When I had my first son I heard briefly about baby massage and gave it a try once or twice, but wasn’t quite sure how to go about it so I gave up. Because I kept hearing about the benefits of massage for babies, however, I decided to take a baby massage course when my second son was an infant.
I was surprised to learn that baby massage is actually not complicated or hard. Mostly it is about gently touching your baby and being aware of how they respond. Sure, there are certain strokes and methods that are nice – but really, if you are just getting started, simply doing what comes naturally is fine. I massage my baby girl (my third baby) most every day and we both LOVE it!
A few weeks ago, I attended an event to celebrate the JOHNSON’S® SO MUCH MORE™ movement which reminds parents that everyday rituals like bath time can include massage to enhance healthy baby development. These everyday rituals allow us to interact with our babies and stimulate their senses, and are moments that we should cherish.
Here are some fun facts about baby massage and sensory stimulation that I learned at the event – to inspire you to give it a go:
(1) Massage uses baby’s first sensory stimulation – touch – which first started in the womb.
(2) By age three, 85% of a baby’s brain is developed. Every experience leading up to this time – such as interactions with caregivers – helps to shape baby’s brain.
(3) Baby massage oil or lotion can reduce friction as you massage your baby, and will also add the sense of smell to your massage time. Offering multi-sensorial experiences (touch + smell) are all part of happy, healthy baby development.
(4) Massage is the perfect time for infants to make eye contact with their caregivers, which is one of the earliest forms of communication.
(5) Massage gives babies the opportunity to interact with and relate to others. Siblings can learn to interact and relate with the new baby in their house through massage as well! My boys (ages 4 and 6) love giving our baby gentle foot massages. It’s a great time to teach them empathy by observing the baby’s expressions to see if she’s enjoying the massage, or not.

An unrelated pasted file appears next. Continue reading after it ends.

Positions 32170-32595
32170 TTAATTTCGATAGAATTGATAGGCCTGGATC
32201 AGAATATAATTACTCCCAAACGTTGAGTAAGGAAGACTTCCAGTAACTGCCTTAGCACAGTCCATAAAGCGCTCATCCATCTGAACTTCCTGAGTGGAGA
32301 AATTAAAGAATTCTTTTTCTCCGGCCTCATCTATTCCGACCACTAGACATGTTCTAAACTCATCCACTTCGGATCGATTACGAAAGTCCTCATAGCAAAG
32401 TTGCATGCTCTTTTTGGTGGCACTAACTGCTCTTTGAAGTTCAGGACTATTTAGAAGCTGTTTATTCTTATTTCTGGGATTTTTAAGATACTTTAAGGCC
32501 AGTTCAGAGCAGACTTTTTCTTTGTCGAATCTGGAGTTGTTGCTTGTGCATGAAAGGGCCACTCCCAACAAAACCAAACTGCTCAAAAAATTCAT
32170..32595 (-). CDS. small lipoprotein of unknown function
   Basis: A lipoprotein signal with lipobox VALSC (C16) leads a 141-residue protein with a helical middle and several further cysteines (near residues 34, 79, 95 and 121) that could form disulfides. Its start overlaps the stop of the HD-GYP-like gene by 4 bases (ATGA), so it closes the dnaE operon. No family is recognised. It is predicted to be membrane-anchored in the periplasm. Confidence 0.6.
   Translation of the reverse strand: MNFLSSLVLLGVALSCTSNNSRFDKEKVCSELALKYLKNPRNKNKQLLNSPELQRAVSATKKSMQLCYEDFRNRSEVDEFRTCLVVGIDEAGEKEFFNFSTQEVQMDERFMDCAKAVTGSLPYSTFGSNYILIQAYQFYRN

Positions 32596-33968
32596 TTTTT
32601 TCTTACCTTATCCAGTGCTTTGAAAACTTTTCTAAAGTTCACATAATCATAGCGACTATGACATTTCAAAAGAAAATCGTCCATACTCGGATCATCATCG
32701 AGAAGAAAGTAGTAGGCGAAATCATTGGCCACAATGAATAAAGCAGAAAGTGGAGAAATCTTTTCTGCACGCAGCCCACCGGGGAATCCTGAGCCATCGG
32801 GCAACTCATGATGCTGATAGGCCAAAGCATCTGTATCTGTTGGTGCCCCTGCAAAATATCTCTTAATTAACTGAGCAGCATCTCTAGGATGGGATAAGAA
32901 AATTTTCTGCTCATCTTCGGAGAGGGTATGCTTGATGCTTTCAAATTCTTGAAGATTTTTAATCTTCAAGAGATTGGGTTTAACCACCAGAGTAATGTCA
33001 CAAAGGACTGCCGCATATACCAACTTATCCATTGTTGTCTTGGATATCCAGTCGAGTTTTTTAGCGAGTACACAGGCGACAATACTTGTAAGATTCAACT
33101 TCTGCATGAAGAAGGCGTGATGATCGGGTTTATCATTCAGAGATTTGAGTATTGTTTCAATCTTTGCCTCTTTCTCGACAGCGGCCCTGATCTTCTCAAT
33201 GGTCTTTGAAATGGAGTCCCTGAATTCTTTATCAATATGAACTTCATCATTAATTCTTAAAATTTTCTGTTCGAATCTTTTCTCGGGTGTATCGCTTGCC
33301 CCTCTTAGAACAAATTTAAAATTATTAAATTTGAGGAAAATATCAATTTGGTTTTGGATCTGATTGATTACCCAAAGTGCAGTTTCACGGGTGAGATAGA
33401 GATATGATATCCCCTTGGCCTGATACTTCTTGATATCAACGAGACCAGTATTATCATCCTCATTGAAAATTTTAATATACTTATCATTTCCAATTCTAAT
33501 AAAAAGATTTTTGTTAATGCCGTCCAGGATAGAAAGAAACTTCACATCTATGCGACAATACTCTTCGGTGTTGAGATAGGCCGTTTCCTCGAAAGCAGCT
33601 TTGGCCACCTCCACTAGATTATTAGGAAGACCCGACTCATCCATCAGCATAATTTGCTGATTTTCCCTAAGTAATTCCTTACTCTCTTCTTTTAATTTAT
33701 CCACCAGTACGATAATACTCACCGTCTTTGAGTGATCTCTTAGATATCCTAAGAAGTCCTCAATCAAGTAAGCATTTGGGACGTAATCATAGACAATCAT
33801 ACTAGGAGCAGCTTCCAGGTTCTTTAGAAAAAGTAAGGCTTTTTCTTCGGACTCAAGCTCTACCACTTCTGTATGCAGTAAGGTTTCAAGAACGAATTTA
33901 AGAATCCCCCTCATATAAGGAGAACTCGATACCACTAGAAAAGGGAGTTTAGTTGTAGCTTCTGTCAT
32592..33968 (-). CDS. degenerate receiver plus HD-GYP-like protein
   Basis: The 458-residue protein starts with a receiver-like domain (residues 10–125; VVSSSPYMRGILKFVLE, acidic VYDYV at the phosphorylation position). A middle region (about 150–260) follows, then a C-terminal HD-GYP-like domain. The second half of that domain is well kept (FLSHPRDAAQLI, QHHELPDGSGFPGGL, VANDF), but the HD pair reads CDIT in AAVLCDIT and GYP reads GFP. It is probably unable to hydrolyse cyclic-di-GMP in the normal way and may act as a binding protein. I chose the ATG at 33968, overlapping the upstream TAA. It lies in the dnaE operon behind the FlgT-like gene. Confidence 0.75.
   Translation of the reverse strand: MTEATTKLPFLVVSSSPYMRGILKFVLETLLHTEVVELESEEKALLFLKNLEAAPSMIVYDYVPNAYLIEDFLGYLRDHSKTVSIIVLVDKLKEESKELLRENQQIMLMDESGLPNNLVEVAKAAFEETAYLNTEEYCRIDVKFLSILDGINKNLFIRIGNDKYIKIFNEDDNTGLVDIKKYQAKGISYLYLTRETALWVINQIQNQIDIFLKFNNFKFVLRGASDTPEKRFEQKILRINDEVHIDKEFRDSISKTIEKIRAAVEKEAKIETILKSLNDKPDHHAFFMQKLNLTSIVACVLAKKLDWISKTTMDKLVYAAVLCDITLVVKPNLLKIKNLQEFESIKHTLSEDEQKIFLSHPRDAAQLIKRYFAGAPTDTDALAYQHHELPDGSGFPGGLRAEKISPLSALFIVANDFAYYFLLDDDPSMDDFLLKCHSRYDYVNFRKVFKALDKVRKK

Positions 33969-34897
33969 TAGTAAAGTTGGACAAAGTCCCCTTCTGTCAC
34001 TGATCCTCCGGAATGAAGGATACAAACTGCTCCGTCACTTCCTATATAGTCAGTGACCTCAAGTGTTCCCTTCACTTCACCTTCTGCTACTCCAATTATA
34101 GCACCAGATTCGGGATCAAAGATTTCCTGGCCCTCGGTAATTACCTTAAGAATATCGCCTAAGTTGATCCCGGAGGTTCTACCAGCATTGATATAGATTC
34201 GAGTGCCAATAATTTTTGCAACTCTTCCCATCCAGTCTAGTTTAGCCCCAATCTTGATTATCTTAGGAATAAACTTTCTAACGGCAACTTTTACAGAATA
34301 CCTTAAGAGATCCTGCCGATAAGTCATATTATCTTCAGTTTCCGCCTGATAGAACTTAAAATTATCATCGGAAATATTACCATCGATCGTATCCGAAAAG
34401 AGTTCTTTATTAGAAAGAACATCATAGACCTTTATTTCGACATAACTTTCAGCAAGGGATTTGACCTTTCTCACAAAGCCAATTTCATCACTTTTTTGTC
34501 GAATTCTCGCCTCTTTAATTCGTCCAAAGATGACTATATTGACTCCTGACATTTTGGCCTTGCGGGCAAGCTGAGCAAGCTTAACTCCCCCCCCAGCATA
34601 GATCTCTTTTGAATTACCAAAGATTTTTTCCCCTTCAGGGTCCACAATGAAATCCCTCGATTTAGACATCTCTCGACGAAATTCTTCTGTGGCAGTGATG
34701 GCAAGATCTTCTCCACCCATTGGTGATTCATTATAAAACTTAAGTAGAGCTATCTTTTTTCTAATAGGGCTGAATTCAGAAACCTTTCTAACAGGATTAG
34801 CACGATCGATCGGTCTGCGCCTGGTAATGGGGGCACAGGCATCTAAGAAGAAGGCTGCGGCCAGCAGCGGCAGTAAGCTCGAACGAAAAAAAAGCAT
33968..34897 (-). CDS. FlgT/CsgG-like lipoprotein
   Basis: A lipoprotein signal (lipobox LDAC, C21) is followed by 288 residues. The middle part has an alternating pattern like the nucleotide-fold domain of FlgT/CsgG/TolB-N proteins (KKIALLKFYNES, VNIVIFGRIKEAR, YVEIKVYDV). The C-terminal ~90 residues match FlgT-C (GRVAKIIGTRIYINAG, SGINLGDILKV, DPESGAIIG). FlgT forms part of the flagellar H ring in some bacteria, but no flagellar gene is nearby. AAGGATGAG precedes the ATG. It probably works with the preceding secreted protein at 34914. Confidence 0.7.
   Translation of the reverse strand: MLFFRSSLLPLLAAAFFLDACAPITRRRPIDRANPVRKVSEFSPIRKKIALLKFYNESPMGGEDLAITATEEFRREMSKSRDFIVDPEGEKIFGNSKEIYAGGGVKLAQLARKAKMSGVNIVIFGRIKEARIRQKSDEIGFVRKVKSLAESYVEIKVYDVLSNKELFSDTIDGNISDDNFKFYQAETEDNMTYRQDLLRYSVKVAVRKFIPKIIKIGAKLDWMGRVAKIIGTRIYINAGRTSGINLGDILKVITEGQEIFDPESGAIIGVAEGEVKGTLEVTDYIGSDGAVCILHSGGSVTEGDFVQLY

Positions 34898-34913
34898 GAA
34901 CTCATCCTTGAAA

(6) There’s no right way or technique to do a baby massage. The most important thing to do is to watch your baby’s responses. They will show you what they like or don’t like! Check out this page if you want some ideas on different baby massage techniques.
(7) Giving massage a go is better than not trying it because you are too scared to do something “wrong.” You will learn more as you try!
(8) You don’t have to spend a long time to give your baby a massage. It can last just a few minutes before or after bath time or a nappy change.
(9) Massage can but doesn’t have to be done as part of a regular routine. A few times a week is fine, if you can’t fit it into your daily schedule. And it’s never too late to start! Even older children love massages, too.
(10) Research has found that routine massage can lead to increased alertness and attentiveness.
It was interesting to learn about how JOHNSON’S® has done a lot of research exploring the topic of multi-sensorial experiences for baby. The studies talk about how the role of gentle touch, such as massage or during bath time, combined with a familiar and pleasant scent can contribute to healthy baby development. JOHNSON’S® are a leader in advancing the science of baby skincare and they are partnering with global experts to set standards in baby skincare.
I had honestly never given much thought to bath time products, and thought that water on its own was probably preferable. It really surprised me to find out that Top-to-Toe actually softens water hardness! I had no idea that you are actually supposed to mix the product into the water, and not just use it like a regular soap!
It was also very impressive to see an experiment where regular water and water with Top-to-Toe were used to clean Nutella off a rose petal! Not only was the formulation with Top-to-Toe more effective, but it did not penetrate the petal like the regular water did. No wonder the product is so gentle on babies skin.
I’m looking forward to doing some more sensory focused bath time and massage with my bub, and getting my older kids involved as well! There are so many different scents to try – I know they will all enjoy it.
It was really nice to be reminded that our babies are only small for so long… and they are learning so much every day. Spending just five extra minutes to bond through touch and sensory experiences with our babies is a lifelong gift to them, and to us as parents.
Have you tried baby massage? Do you treat bath time as a “must do” or a special time to bond with your bub?